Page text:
“Have you considered my servant Job, that there is none like him in the earth, a perfect and an upright man, one that fears God, and eschews evil? And still he holds fast his integrity, although thou moved me against him, to destroy him without a cause.” (Job 2:3)

Although it may seem as if God was, in fact, punishing Job, the purpose of the test is clearly not to find fault with Job but to prove the glory of God’s good name. For the sufferings of Job are nothing compared to the sufferings of Christ, yet in the book of Job we find some small picture of those sufferings, and (at the end) a spiritual resurrection from the dead.

https://miracle-times.com/accusation/why-god-why/

Mercy, Not Sacrifice (based loosely on the first chapter of the book of Job)

“I sacrifice, I sacrifice,” the righteous man did say.

“Long hours I toil to satisfy my darling’s needs each day.

This job consumes my life, dear, but I do it all for you,

From Monday up through Saturday, and now on Sundays too.

For me there is no Sabbath rest. I’m married to my work.

It has me in an iron grip. My work I dare not shirk.

You say you want my time, but I do not have it to give.

You see how hard I slave so that my family might live.”

 

And so, the man with fervor climbed his ladder of success,

Although the burden on his shoulders caused him much distress,

For when it came to serving God, he feared his kids might fail,

And that he never would reap any fruit from his travail.

He saw the way they partied. Had they cursed God in their hearts?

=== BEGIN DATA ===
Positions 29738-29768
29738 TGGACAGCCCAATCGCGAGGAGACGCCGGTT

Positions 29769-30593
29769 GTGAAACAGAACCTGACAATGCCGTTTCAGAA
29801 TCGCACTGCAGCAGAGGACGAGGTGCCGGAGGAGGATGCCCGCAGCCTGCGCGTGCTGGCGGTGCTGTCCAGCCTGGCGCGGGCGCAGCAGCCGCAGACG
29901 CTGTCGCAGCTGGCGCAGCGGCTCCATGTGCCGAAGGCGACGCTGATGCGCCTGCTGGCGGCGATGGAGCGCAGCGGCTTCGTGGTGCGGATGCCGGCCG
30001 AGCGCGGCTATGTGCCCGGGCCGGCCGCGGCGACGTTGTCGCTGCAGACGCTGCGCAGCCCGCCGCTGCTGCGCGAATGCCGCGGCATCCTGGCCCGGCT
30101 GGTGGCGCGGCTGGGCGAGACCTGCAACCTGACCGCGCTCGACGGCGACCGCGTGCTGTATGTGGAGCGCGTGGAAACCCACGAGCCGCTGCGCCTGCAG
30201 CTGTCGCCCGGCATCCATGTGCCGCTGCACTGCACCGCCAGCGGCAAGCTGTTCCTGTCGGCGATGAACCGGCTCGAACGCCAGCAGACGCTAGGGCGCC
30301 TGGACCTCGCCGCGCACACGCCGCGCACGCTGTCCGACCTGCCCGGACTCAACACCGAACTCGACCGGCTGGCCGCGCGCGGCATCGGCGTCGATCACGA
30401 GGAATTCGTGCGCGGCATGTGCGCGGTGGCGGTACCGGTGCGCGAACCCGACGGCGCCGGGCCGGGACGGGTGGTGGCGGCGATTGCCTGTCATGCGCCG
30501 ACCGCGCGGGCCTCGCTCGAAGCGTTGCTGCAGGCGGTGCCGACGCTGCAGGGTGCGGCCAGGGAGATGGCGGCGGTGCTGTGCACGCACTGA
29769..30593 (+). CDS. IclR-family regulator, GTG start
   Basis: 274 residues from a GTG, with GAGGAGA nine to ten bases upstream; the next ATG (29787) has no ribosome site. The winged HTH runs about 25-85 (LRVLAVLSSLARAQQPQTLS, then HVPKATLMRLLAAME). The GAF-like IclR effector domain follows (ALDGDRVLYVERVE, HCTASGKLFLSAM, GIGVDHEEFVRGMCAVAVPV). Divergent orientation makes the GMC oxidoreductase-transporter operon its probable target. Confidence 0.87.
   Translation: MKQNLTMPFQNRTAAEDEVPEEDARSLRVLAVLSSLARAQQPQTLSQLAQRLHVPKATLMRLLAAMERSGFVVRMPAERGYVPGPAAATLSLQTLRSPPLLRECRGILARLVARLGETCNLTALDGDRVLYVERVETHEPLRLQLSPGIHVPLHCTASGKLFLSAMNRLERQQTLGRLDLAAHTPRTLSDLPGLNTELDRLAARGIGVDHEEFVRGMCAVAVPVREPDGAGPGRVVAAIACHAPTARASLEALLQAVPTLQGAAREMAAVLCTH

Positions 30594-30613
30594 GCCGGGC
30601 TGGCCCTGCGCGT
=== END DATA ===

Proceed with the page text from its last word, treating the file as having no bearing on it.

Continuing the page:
Then he must work to save them all from Satan’s fiery darts!

The best of his own toil and sweat this righteous man did pour

Into a fragrant offering that God could not ignore.

 

The best of all he had he sacrificed continually

That God’s forgiveness might rain down on them and set them free.

The man was truly duty-bound. He had no other choice.

Yet his own fleshly toil gave him no reason to rejoice.

For no blood of an animal could satisfy God’s law,

Because such sacrifices are not totally without flaw.

Nor can the righteousness of man atone for sinful pride.

It’s just like fig leaves, leaving him with no true place to hide.

 

Man’s best attempt at righteousness is like a filthy rag,

According to Isaiah. There ‘s no gold inside that bag.

How then can wasted time and talents ever be redeemed?

Not even he whose name was Job could come up with a scheme!

If even he, the man most upright, didn’t have the “stuff,”

Then how could anybody else attempt to do enough?

The truth is, God had His own plan which Job could not yet see,

Until one day he caught God’s notice unexpectedly.

 

Scriptures

Isaiah 64:6   Romans 3:23

 

 

 

 

 

 

 

Why, God, Why?

“Why, God? Why did you do this to me?” Job wondered aloud as he sat cross-legged on the ground. The sores that covered him from head to toe were like tiny pricks of fire, and he was like a pin cushion. Ouch, ouch, ouch! He picked up a broken piece of piece of pottery, one small remnant of his shattered life, and scratched himself with it. His flesh was withered away. He looked like skin and bones. His breath was so bad, his wife wouldn’t come near him. To top it all off, he had a terrible case of post-traumatic stress disorder.